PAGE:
As protesters disappear, Bobi Wine’s opposition is demanding answers from the Museveni regime.
Supporters of Ugandan opposition leader Robert Kyagulanyi, also known as Bobi Wine, and local and foreign journalists are assaulted by Uganda Military Police outside the U.N. Human Rights Offices in Kampala on Feb. 17. (Badru Katumba/AFP via Getty Images)
By Lynsey Chutel
Facing Opposition, Uganda Opts for Repression
When Ugandan President Yoweri Museveni claimed victory for the sixth time since 1986 earlier this year, the worst election violence in a generation rocked Uganda as young people rejected his win. When the army officer-turned-politician could not quell the growing discontent, he returned to old tactics—detentions, disappearances, and torture.
Accounting for the missing. The National Unity Platform (NUP), now the formal opposition, presented a list of 243 Ugandans who have gone missing, but said their registry of disappeared was nearly double that, at 458.
The NUP is using its position as the official opposition to challenge Museveni’s National Resistance Movement on political terrain he has dominated for decades. While the ruling party still dominates parliament, the opposition was able to present its arguments to a national audience.
The minister of internal affairs countered the figure, claiming only 177 people were still in detention following the January uprising, and depicted them as criminals. Still, by linking the government’s own findings with names, locations, and worried relatives, opposition lawmakers forced the ruling party to respond publicly, vowing to look into the matter.
This promise may not come to much, but it maintains a public conversation on Ugandans’ narrowing democratic rights. For his part, Museveni has publicly stated that only 50 people are being held.
A political platform. When Bobi Wine became Uganda’s official opposition leader in the aftermath of the January demonstrations, he had to prepare for a career marked by violence and protest. After his release from days of house arrest, Wine’s first weeks on the job were marked by harassment from security forces and another round of detention. His supporters have fared far worse, and even his bodyguard and best friend were arrested and beaten.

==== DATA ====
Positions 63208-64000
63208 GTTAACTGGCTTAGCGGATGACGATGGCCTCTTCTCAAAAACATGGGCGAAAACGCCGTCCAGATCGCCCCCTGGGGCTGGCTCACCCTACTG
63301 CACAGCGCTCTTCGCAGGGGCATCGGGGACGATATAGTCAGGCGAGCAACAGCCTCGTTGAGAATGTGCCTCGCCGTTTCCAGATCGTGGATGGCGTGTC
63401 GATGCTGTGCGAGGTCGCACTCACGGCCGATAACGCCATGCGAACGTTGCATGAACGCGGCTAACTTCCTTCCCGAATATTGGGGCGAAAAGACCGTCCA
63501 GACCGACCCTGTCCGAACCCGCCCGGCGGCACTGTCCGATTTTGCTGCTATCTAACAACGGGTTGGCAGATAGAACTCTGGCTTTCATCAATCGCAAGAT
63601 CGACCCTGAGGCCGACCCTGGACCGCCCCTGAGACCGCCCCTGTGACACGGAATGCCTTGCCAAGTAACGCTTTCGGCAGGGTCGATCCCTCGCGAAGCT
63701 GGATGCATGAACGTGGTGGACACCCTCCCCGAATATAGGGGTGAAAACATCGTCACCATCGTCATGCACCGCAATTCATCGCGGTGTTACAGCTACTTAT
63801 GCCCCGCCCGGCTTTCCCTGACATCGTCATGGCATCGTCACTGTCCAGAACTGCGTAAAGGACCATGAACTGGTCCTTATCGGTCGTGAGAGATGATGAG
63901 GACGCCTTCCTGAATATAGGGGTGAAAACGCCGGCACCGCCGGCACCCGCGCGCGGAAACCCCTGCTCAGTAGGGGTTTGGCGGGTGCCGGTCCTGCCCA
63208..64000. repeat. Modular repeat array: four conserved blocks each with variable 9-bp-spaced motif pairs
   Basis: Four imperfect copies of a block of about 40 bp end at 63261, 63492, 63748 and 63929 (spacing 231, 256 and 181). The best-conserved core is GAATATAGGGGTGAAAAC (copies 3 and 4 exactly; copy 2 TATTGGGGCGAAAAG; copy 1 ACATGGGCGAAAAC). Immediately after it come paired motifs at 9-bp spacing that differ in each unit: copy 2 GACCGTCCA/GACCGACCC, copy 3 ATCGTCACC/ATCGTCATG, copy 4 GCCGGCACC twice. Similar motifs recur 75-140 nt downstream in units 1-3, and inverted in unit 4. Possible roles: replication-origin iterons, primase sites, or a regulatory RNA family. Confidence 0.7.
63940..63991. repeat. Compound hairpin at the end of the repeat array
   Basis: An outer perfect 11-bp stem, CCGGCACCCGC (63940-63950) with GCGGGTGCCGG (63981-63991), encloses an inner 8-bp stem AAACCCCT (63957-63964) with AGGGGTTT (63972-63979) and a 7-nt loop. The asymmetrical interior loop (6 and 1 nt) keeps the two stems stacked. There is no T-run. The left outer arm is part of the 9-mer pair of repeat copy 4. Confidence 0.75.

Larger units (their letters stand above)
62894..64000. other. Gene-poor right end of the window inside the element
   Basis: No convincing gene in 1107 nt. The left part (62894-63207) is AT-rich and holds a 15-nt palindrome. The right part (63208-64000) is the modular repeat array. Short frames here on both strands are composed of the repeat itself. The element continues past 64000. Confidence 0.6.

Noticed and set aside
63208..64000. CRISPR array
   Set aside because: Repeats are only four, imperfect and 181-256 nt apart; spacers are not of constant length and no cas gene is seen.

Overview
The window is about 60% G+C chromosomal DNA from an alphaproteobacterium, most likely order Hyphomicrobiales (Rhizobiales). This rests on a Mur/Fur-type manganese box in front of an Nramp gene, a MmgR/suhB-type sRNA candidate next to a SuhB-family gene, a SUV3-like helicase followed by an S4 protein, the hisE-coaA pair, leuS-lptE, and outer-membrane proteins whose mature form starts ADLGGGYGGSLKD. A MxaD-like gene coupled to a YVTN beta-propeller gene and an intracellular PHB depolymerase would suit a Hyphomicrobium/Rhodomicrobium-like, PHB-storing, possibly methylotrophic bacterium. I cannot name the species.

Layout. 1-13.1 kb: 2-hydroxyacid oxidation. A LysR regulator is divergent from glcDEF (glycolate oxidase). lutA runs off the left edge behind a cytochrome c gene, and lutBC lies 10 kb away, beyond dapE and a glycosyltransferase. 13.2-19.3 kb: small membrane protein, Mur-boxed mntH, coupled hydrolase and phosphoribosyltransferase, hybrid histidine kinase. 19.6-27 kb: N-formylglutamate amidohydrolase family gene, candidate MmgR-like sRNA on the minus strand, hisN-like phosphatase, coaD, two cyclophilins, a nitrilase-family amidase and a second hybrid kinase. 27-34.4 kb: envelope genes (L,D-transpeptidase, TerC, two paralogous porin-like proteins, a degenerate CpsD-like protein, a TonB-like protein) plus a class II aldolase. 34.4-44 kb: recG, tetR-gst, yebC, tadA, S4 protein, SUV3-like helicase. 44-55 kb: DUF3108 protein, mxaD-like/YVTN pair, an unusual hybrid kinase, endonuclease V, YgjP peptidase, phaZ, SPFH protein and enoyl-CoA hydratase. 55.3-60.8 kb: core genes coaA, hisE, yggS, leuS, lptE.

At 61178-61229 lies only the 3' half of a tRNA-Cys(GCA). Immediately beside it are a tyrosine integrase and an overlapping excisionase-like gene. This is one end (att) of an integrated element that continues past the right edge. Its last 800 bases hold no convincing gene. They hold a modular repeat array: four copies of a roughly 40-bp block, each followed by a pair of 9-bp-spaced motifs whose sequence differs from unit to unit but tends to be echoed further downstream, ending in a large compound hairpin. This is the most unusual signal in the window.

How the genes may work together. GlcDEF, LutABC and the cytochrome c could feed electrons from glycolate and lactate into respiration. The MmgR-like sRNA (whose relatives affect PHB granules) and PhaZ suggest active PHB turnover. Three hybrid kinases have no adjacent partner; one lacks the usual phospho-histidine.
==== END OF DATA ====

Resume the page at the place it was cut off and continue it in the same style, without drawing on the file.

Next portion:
When Wine gave up trying to challenge the election results in court, conceding in late February that he would lose in a judicial system that had little independence under Museveni, it seemed a blow for the opposition. Still, 39-year-old Wine has managed to find other ways to oppose the ageing leader.
Wine, who is popular among Uganda’s youthful population, has consistently used social media to bring local and international attention to his own plight and the more brutal treatment his supporters have endured. Now, the musician-turned-politician is using his political platform to document Uganda’s enforced disappearances.
Return to “Dark Days.” The ruling party has long argued that it brings peace and stability to Uganda. Yet, while the authoritarian Museveni regime has maintained a grip on Ugandan society thus far by jailing several critics, including academic and human rights activist Stella Nyanzi, the sheer scale of arrests in the last 12 weeks have led influential Kampala Archbishop Cyprian Lwanga to warn of a return to the “dark days” of previous regimes.
Under the brutal dictator Idi Amin, thousands of Ugandans were detained, tortured, and extrajudicially executed between 1971 and 1979 by security forces.
Once again, Ugandans are fearfully whispering about the long arm of a military intelligence unit. The unit, known as the Chieftaincy of Military Intelligence, has enforced Museveni’s rule for years and seems to have ramped up its operations, according to a report in the Mail and Guardian.
Amnesty International has also raised the alarm about the increasing number of people who have gone missing since January’s election violence. The human rights group spoke to survivors who said they were picked up in unmarked police cars and taken to undisclosed locations where they were beaten and questioned about their political affiliations and their participation in January’s protests.
It is now clear that violence once dismissed as electoral unrest was part of a growing pattern of repression.
This article was published by Foreign Policy.